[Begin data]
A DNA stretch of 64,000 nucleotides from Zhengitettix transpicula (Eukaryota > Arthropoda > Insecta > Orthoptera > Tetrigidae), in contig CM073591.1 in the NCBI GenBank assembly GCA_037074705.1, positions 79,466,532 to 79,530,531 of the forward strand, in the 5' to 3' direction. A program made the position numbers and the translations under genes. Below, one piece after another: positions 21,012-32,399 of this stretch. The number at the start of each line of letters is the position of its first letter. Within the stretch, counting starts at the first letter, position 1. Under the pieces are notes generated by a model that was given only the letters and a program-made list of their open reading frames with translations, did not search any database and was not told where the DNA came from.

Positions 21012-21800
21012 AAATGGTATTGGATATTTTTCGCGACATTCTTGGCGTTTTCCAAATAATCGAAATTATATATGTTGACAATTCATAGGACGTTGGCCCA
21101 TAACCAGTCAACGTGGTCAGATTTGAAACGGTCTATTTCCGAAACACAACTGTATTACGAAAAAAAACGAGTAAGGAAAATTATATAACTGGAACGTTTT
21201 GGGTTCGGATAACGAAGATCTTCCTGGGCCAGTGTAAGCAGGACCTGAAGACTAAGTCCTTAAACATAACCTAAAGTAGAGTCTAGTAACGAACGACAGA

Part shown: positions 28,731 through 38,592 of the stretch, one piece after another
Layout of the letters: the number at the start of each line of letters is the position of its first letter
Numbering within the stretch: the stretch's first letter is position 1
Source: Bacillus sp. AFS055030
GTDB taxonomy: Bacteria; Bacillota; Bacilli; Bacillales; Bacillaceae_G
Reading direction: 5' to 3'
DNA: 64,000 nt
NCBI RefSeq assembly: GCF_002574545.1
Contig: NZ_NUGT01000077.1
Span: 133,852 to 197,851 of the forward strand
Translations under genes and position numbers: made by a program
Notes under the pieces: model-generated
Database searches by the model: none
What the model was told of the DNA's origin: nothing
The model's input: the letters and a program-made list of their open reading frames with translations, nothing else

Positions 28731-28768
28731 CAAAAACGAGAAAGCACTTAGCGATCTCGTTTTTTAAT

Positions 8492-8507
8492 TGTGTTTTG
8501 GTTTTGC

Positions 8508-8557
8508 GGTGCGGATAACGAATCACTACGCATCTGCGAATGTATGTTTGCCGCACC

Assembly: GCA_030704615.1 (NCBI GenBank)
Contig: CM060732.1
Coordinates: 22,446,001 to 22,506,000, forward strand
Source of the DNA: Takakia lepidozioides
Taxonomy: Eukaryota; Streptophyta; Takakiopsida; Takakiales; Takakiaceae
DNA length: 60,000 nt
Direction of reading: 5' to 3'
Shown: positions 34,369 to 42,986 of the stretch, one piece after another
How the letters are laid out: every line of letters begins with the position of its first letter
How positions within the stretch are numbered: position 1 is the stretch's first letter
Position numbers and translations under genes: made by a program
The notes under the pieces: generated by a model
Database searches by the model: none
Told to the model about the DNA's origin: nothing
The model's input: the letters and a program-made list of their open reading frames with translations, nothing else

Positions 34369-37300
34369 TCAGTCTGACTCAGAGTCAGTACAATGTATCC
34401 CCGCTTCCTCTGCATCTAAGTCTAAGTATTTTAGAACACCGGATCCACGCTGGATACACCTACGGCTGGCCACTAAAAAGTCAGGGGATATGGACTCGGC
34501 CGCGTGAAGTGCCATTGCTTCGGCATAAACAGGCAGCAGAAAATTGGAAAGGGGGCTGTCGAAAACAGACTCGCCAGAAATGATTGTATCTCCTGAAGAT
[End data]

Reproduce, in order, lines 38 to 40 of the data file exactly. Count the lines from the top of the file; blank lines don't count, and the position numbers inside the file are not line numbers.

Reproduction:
Position numbers and translations under genes: made by a program
The notes under the pieces: generated by a model
Database searches by the model: none